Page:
Six Leadership Lessons I Learned From Running A Marathon

In an article that featured today on the Irish Management Institute’s blog and previously in The Sunday Business Post, Billy shares what he has learned about leadership from running marathons.

Billy ran his first Dublin Marathon in 2013, and has since competed in London, Chicago, New York, Berlin and Paris to name a few! He has learned some lessons that translate into his work with business leaders and gives us his six top tips below:

1. A big goal provides direction and purpose. Big goals are needed in order to provide direction and purpose. In this respect, a big goal acts as a compass. It helps provide an answer to question “is what I’m doing moving me towards or away from my overall goal?” A big goal also provides meaning and purpose. It’s something to work towards, little by little, step by step.

2. Small goals are what get things done. Real motivation requires on-going feedback and intermediate goals. There’s little point in just setting a performance goal at the beginning of the year and then expecting miracles. There must be a sense of achievement and progress along the way. Intermediate goals also provide feedback on how you are doing.

3. Fail early and learn early. As a leader, it’s important to acknowledge that there will be setbacks, particularly in the early stages of projects. The first question you ask must be “what can we learn from this?” Lessons learned early on in a project will help you to avoid bigger problems later on.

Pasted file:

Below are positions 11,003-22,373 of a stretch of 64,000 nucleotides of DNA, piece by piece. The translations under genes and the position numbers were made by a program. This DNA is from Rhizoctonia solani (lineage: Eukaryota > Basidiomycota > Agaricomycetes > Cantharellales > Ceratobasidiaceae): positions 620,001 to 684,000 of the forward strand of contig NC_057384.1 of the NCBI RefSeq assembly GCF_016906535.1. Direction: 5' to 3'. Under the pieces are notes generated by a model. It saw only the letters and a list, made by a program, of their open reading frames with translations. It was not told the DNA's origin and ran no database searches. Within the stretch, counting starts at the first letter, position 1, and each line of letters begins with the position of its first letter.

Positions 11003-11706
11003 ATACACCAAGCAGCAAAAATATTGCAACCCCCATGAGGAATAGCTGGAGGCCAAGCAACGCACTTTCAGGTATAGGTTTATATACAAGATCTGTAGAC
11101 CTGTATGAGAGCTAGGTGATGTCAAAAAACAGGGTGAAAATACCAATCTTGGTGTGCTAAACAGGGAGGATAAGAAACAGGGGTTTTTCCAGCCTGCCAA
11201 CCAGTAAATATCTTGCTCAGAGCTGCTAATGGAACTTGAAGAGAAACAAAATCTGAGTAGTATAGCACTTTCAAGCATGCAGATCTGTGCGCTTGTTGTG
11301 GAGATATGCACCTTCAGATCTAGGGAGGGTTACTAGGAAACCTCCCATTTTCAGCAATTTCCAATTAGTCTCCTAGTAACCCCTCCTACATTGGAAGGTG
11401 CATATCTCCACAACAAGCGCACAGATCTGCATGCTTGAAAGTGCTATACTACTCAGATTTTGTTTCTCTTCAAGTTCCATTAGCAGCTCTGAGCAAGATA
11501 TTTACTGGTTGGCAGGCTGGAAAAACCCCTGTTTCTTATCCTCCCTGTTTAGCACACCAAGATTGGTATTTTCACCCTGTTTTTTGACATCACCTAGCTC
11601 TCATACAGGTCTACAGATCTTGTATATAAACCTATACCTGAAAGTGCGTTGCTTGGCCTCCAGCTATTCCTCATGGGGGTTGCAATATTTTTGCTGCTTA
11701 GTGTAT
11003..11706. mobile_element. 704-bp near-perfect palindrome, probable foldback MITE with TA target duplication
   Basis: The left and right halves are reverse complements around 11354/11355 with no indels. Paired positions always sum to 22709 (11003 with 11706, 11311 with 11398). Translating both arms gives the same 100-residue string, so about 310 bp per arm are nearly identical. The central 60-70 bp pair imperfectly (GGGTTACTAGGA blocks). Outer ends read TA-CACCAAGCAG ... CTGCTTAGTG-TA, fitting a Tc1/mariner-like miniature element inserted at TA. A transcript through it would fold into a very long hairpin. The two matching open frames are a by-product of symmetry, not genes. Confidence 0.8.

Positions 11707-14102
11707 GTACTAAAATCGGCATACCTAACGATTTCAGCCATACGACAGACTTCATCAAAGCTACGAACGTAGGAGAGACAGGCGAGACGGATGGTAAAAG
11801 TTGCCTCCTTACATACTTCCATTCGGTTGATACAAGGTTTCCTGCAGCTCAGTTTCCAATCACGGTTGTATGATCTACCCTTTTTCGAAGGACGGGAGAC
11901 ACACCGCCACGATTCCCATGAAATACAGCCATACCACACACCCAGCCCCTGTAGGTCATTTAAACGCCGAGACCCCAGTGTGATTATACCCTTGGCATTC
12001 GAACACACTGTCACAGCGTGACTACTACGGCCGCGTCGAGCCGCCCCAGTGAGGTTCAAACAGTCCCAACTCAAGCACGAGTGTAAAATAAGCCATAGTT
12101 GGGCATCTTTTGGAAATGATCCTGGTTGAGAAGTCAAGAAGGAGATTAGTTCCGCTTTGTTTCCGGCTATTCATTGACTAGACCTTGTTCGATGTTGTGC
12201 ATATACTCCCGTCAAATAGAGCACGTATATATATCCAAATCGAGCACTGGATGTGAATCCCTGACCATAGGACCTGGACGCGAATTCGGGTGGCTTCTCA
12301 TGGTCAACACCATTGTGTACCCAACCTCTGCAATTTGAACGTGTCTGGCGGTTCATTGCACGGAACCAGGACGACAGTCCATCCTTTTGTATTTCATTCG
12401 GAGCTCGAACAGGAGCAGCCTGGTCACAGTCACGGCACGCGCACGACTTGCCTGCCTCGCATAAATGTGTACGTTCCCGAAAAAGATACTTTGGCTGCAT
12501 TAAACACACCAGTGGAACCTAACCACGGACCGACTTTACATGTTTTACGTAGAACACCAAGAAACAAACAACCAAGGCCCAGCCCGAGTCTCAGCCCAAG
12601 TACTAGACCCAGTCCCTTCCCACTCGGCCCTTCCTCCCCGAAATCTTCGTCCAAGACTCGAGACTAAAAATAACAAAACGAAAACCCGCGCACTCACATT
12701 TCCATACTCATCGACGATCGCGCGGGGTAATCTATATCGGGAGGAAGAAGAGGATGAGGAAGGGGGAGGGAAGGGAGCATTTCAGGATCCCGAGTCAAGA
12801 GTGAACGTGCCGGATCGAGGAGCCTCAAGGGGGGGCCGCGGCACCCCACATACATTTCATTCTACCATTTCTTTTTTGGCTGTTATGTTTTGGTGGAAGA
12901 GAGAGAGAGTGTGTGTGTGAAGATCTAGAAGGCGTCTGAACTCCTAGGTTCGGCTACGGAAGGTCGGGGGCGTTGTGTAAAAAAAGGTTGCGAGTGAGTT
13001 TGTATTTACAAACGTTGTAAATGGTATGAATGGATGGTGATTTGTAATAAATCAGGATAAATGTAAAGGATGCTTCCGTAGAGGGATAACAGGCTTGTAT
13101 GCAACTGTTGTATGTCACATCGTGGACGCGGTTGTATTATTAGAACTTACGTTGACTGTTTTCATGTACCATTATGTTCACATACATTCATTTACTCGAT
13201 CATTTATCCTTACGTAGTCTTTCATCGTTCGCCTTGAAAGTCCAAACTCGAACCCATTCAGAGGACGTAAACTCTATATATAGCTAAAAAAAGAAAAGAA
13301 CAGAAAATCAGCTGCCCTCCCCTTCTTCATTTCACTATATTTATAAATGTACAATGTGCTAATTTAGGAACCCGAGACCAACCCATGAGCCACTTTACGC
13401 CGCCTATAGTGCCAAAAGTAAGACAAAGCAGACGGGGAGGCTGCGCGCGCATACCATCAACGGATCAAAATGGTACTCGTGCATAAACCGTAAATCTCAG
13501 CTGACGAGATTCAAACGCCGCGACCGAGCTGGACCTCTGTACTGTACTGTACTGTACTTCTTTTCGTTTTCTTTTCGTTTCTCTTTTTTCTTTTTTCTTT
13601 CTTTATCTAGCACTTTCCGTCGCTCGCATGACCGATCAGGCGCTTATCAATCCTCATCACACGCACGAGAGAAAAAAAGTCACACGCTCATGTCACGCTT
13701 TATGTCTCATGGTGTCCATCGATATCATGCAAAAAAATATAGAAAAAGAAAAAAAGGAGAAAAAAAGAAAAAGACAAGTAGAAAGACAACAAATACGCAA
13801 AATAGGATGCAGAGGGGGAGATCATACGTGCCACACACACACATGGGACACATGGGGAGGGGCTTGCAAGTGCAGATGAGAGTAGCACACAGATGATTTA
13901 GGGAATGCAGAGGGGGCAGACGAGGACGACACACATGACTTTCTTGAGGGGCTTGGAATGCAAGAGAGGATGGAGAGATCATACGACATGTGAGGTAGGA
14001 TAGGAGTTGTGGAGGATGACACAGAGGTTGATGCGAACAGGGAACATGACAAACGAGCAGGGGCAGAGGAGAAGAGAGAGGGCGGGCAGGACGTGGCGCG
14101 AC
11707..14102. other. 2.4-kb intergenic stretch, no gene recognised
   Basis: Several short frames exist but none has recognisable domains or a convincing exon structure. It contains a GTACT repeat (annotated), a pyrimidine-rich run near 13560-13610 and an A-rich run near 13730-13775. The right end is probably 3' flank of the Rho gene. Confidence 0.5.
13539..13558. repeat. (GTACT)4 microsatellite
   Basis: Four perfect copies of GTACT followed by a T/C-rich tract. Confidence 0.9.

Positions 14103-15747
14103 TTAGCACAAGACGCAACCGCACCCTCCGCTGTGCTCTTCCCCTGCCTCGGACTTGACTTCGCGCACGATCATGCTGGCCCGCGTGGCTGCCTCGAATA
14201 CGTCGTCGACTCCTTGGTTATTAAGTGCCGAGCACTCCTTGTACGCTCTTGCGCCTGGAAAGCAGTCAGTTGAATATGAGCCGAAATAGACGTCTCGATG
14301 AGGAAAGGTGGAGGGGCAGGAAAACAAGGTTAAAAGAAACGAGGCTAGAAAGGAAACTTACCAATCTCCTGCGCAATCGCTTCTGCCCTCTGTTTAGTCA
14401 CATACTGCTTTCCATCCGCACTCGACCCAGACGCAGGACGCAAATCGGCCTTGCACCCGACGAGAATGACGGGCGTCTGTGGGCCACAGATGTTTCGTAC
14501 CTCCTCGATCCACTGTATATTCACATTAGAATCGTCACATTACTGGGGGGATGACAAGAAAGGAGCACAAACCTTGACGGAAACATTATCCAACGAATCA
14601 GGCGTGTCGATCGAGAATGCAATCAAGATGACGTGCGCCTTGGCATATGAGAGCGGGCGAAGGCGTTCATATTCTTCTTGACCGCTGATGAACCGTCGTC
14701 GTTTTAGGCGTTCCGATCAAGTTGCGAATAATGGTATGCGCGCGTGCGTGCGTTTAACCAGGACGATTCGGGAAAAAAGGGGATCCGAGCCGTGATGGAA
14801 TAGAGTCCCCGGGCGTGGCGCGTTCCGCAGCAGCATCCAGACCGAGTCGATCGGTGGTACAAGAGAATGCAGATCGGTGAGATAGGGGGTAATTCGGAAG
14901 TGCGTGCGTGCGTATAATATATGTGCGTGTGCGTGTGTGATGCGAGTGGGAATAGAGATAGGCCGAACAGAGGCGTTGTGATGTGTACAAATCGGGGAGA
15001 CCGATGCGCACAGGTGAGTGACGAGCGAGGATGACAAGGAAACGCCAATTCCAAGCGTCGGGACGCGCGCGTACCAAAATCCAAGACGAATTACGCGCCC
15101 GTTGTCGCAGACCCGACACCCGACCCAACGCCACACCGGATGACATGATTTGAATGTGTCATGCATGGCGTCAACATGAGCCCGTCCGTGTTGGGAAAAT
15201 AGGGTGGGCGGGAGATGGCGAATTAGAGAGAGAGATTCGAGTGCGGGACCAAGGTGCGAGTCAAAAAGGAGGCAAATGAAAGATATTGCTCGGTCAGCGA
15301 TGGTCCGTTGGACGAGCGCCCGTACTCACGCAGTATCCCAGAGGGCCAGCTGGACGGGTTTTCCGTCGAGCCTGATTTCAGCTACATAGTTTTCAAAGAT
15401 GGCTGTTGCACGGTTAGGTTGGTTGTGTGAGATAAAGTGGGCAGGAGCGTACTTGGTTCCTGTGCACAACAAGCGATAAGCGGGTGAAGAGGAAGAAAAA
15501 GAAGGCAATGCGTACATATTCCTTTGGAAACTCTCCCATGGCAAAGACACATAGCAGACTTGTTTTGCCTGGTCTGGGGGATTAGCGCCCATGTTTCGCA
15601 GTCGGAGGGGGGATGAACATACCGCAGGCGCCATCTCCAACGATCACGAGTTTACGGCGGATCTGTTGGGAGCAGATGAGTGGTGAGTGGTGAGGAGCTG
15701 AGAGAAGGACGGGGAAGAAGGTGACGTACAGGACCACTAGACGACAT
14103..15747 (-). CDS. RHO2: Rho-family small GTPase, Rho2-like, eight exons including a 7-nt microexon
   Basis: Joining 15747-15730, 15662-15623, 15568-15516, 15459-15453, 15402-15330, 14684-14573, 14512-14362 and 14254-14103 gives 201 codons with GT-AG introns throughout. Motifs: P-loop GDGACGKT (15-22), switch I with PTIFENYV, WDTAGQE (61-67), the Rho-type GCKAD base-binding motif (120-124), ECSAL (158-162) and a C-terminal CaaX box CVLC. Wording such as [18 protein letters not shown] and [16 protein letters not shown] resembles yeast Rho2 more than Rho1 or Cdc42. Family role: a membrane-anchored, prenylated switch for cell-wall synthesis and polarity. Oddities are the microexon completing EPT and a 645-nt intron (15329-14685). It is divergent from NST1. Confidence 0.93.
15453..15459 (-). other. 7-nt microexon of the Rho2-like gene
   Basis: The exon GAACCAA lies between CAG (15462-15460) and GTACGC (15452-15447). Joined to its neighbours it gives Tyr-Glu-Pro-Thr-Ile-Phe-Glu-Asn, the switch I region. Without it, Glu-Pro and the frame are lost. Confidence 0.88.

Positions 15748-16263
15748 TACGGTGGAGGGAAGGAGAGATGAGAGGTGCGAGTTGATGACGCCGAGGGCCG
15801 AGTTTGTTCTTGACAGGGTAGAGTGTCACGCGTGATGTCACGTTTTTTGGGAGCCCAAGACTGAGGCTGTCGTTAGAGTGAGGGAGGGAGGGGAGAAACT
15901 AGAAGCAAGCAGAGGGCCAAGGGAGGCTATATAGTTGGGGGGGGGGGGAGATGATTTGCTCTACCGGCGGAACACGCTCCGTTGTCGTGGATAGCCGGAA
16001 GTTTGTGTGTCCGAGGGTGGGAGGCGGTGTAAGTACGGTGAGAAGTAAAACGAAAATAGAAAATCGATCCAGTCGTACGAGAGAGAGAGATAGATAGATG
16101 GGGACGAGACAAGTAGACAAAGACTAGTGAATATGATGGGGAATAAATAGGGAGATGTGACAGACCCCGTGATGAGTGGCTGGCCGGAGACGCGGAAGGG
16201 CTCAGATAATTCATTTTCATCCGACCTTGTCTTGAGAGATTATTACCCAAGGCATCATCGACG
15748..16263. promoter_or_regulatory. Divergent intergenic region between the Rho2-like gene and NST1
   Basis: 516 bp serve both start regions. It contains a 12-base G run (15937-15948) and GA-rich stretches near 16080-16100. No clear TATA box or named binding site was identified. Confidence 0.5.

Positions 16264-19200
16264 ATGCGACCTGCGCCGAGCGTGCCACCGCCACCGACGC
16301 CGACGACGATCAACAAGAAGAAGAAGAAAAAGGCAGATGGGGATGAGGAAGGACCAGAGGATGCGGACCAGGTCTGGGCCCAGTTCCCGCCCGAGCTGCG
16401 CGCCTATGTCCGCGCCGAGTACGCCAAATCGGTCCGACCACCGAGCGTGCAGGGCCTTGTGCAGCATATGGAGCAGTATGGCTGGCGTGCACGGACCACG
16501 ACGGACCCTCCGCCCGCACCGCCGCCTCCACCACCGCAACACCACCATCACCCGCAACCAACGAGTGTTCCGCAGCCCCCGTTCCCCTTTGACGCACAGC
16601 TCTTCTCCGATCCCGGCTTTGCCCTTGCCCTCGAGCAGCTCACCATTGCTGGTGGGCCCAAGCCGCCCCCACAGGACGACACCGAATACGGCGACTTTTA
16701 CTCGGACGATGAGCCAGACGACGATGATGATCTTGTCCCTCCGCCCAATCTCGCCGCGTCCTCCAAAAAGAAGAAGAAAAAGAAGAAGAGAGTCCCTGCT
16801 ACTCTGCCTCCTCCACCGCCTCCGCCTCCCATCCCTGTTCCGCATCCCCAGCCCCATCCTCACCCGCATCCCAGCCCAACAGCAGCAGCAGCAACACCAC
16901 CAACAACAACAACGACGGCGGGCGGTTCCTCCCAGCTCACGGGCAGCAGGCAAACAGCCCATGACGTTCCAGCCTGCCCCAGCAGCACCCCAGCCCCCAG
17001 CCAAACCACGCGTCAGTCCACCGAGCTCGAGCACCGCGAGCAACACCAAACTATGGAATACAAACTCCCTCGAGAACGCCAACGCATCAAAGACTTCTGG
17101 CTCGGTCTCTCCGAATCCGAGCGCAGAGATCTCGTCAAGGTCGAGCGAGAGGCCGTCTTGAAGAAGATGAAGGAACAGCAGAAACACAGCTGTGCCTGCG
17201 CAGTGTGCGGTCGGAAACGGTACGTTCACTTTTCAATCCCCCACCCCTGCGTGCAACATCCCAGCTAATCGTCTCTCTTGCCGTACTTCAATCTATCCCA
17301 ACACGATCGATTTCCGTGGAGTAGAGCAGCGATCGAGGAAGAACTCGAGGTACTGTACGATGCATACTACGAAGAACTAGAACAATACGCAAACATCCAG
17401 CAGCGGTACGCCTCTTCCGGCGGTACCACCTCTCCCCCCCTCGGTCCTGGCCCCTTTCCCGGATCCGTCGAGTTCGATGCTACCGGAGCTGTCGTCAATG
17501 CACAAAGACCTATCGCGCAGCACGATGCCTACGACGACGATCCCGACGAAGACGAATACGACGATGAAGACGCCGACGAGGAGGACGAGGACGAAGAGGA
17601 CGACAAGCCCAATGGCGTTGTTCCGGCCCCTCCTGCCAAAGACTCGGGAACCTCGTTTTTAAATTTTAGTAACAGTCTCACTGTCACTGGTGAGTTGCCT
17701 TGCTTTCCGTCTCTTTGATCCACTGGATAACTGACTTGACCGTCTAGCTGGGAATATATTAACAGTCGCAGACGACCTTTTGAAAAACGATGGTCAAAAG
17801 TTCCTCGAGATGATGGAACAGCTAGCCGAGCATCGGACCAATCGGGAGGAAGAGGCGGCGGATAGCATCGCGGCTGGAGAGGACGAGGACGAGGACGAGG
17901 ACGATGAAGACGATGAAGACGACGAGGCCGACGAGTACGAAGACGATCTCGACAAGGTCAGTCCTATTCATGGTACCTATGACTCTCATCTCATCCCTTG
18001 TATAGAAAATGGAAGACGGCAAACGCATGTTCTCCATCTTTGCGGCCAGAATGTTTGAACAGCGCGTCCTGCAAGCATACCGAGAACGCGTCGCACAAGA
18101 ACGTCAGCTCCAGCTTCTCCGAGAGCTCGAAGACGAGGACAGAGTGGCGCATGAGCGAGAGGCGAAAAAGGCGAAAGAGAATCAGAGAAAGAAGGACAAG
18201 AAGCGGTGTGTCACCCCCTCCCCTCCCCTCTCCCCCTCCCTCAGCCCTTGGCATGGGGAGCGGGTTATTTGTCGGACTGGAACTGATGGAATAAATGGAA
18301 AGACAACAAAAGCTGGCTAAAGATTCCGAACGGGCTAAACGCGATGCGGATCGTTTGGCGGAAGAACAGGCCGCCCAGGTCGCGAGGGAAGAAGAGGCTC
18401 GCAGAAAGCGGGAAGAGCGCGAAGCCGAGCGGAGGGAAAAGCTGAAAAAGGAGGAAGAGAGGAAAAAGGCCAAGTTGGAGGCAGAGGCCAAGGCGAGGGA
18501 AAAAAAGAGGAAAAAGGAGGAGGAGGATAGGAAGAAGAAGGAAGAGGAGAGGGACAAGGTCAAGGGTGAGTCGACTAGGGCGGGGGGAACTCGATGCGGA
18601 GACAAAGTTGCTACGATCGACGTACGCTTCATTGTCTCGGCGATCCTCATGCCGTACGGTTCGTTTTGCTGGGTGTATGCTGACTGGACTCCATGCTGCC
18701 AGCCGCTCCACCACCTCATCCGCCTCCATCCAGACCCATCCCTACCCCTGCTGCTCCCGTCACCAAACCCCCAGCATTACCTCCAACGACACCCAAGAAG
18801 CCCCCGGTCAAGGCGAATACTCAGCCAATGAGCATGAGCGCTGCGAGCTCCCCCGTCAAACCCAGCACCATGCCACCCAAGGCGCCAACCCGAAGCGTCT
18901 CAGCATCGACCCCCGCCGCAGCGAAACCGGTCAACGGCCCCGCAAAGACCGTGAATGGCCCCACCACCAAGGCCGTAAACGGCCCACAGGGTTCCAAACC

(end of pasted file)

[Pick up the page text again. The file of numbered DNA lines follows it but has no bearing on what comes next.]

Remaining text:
4. Feedback is oxygen. Runners typically do some training alone. However, those who are striving for improved performance usually have a training partner who pushes them to do better. By pushing each other, both achieve greater levels of performance. This is important for leaders too. While leaders need to be independent and resilient, having peer support is vital.

5. Be uncomfortable. Working at the edge drives your performance and continually increases the size of your comfort zone. The inverse is also true: spending too much time in your comfort zone causes it to shrink and negatively impacts performance.

6. Recovery and self-renewal is as important as activity. Marathon runners don’t train flat out every day and have rest days and recovery built into their training schedule. Unfortunately, in business, this is generally not the case. Recovery and renewal are often ignored, despite the fact that the research shows overwhelmingly that working long hours on a continuous basis reduces overall effectiveness.

Running a marathon isn’t on everyone’s bucket list. However, if you are in a leadership role, then you are (metaphorically) training for a marathon every day you turn up for work.